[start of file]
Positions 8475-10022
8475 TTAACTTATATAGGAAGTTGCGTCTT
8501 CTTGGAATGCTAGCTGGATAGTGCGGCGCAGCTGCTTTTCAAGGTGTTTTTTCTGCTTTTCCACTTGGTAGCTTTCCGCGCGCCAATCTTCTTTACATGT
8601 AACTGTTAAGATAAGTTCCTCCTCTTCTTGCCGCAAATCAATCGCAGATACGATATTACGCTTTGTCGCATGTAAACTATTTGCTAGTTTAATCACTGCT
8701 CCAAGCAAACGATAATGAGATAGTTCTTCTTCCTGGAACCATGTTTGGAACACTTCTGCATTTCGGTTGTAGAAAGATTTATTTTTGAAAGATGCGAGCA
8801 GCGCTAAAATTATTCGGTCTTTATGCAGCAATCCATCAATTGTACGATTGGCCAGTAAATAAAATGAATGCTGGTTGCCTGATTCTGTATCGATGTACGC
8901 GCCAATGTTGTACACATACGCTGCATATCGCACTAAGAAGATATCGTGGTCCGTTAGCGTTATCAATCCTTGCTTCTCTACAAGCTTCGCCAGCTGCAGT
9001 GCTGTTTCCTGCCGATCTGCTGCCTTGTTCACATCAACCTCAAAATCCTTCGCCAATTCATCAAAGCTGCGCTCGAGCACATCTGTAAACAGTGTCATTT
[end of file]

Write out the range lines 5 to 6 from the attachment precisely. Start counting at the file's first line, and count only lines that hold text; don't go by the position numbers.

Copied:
8701 CCAAGCAAACGATAATGAGATAGTTCTTCTTCCTGGAACCATGTTTGGAACACTTCTGCATTTCGGTTGTAGAAAGATTTATTTTTGAAAGATGCGAGCA
8801 GCGCTAAAATTATTCGGTCTTTATGCAGCAATCCATCAATTGTACGATTGGCCAGTAAATAAAATGAATGCTGGTTGCCTGATTCTGTATCGATGTACGC